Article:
Snow Days

Snow days. At the top of every kid’s favorites list. My children enjoyed a snow day today; waking up before the alarms clocks went off, checking to see if school, had in fact, been cancelled.

Oh, it was a great day, complete with snow angels, fresh baked cookies, hot chocolate, and heaps of wet snow pants, hats and gloves. Towels lay scattered around the house in feeble attempts to protect our laminate wood floors.

I’ve lived in the Midwest my whole life. On a day like today it’s easy to think back to the snows days of my youth. I especially remember one that must have been during my freshman or sophomore year.

That would have been before wi-fi and I uber competitive high school sports. There were no practices, no video games.

It was a just big snow. We must have missed more than one day of school. We wanted to go out and play in the snow.

Sometimes in my shared memories “we” means my sisters and I. This time it means a whole gaggle of kids. I was living in an emergency protective shelter. Other than not living at home, days were much like any of our peers’ days might have been. Breakfast, school, after school, evening meal, homework, bed time. Differences, of course, being that we were not home, they were not homemade meals, and they were not our beds and no one was getting a gentle hug or sweet kiss goodnight from a mother, father, grandmother or aunt.

The world’s of the children inside those shelter walls may have stopped, but outside those walls was a major winter storm.

I don’t remember thinking it, but I’m sure we must have, can we go out and play in the snow. There were many of us without a winter coat or even clothes that fit us properly. I was old enough at that point to be bitter enough to have stopped believing a childhood was within our grasps.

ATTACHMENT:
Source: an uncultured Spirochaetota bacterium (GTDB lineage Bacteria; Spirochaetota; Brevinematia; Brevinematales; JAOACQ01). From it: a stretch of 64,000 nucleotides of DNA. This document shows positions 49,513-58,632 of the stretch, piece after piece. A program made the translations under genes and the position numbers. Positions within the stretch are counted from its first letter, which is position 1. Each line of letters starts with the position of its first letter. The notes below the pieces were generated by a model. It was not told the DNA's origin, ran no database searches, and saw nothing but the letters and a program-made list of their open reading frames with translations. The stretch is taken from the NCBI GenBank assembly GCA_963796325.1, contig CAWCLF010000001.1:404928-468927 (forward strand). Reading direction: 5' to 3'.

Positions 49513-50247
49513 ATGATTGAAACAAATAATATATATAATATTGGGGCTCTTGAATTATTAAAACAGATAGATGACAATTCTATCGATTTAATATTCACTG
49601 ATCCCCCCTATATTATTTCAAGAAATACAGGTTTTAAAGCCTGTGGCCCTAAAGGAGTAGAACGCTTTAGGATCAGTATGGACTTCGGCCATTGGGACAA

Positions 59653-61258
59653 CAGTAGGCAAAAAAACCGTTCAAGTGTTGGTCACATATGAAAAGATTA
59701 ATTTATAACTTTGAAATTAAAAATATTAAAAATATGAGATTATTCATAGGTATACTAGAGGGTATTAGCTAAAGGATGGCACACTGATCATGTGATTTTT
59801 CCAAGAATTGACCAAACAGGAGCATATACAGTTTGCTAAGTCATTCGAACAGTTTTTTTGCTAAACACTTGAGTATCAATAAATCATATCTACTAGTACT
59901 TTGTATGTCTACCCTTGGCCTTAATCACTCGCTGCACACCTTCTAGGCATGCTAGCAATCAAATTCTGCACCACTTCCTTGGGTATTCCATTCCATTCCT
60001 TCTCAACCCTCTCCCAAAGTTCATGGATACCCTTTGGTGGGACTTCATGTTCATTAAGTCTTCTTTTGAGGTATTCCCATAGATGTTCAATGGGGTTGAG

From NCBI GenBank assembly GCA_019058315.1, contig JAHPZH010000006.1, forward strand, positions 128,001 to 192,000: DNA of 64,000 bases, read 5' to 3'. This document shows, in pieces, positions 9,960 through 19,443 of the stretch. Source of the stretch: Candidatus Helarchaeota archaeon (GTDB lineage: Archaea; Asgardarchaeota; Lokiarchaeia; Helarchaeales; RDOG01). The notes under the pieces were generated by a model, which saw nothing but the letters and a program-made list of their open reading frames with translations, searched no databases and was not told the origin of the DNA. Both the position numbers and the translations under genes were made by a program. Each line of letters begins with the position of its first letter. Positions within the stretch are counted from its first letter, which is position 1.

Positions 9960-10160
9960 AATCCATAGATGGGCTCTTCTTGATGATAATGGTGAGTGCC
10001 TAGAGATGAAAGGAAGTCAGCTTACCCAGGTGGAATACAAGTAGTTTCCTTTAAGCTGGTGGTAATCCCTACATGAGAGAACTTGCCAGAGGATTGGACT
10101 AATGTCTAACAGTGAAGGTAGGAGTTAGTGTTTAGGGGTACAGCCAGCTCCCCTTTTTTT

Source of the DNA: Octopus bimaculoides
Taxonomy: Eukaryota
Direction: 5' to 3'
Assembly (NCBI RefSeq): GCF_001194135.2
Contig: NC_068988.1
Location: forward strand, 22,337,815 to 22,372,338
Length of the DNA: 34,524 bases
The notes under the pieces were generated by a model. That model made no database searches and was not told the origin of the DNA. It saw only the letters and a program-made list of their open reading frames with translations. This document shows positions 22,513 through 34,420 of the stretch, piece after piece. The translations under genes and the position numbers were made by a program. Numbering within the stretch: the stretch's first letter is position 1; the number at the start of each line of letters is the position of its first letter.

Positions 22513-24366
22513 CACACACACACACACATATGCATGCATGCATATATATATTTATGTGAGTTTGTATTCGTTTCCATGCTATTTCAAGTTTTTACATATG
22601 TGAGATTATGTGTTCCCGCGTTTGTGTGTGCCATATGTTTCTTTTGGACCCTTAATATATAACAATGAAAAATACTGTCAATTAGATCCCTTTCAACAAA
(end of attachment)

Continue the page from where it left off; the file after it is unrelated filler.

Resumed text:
But the younger children, it must have been them, believed we could have a snow day. The staff came up with a tote, probably more than one, of winter clothes. I remember going through the clothes and finding what we could that would fit and keep us dry.

We went out and played in the snow. In my memory it lasted forever. I remember coming in and I was sweating from playing so hard. We ran, we threw snow, we attempted to build snow everythings.

I don’t remember much about the rest of that day. I don’t remember if we went in for hot chocolate and a snack after or just went back to our rooms or the common area.

I don’t remember a thing about the staff that gave us that magical day. I don’t remember a thing about any of the other kids.

In fact, I don’t know why one of those kids was in that shelter. It wasn’t something we talked about. Perhaps we were all trying so hard to forget our own truths that we couldn’t bare someone else’s. Perhaps our own was so hard and heavy, we could not bare putting it into words.

I remember a day. A day all children should be able to conjure when thinking about childhood. Snow, lots of snow, no school, and playing.

I think childhood should be magical. I’m so thankful to those that allowed me glimpses of what that should look like. I hope 30 years from now, my children remember just a little bit of magic from today.

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